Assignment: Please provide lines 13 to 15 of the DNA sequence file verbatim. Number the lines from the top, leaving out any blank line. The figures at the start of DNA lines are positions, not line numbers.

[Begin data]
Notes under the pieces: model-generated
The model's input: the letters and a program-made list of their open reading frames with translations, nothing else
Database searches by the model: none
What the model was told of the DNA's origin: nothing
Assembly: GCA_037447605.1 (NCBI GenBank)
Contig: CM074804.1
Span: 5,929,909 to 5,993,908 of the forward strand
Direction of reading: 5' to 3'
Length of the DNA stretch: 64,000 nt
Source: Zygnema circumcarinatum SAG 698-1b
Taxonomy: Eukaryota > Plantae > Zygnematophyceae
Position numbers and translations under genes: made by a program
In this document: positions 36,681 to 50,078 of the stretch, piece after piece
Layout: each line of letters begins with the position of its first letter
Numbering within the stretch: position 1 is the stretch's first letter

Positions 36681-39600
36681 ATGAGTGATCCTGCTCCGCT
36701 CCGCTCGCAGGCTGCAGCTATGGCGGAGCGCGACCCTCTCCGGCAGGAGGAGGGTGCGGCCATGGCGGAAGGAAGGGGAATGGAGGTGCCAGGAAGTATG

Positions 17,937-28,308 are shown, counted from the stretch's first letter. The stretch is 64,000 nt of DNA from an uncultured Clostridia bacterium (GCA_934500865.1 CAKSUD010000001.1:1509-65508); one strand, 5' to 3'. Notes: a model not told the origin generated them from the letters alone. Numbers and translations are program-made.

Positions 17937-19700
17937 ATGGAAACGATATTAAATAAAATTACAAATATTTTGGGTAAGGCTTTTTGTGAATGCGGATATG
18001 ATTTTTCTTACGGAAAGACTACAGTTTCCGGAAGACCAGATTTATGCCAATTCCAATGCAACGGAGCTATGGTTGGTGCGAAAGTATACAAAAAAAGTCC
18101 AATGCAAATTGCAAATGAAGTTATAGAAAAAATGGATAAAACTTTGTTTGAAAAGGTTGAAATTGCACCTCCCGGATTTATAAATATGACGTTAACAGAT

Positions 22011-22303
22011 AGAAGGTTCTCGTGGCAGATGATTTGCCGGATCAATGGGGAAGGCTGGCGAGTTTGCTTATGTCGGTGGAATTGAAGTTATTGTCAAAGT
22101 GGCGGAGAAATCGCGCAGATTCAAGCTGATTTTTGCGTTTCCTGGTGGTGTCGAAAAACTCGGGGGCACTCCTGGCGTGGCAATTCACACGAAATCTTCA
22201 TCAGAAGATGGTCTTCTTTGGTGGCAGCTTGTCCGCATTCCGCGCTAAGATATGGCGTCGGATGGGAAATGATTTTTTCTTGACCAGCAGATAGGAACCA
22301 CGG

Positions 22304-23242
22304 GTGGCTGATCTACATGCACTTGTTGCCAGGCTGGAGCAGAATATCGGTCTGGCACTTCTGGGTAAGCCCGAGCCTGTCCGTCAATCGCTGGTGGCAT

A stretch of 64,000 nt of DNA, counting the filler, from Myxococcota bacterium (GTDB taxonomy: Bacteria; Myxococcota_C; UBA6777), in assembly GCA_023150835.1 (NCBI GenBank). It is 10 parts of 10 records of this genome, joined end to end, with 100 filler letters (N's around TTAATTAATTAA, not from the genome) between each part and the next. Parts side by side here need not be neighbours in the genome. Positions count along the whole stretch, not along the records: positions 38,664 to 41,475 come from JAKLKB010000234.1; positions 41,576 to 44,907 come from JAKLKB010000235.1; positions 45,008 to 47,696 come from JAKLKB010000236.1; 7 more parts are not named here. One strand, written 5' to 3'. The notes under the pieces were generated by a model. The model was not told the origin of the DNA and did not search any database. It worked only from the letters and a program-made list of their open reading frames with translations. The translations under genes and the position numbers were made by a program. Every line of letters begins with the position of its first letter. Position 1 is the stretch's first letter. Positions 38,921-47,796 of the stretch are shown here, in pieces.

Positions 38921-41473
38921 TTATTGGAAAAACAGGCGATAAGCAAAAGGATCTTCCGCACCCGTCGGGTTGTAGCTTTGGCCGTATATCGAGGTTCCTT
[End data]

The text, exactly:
In this document: positions 36,681 to 50,078 of the stretch, piece after piece
Layout: each line of letters begins with the position of its first letter
Numbering within the stretch: position 1 is the stretch's first letter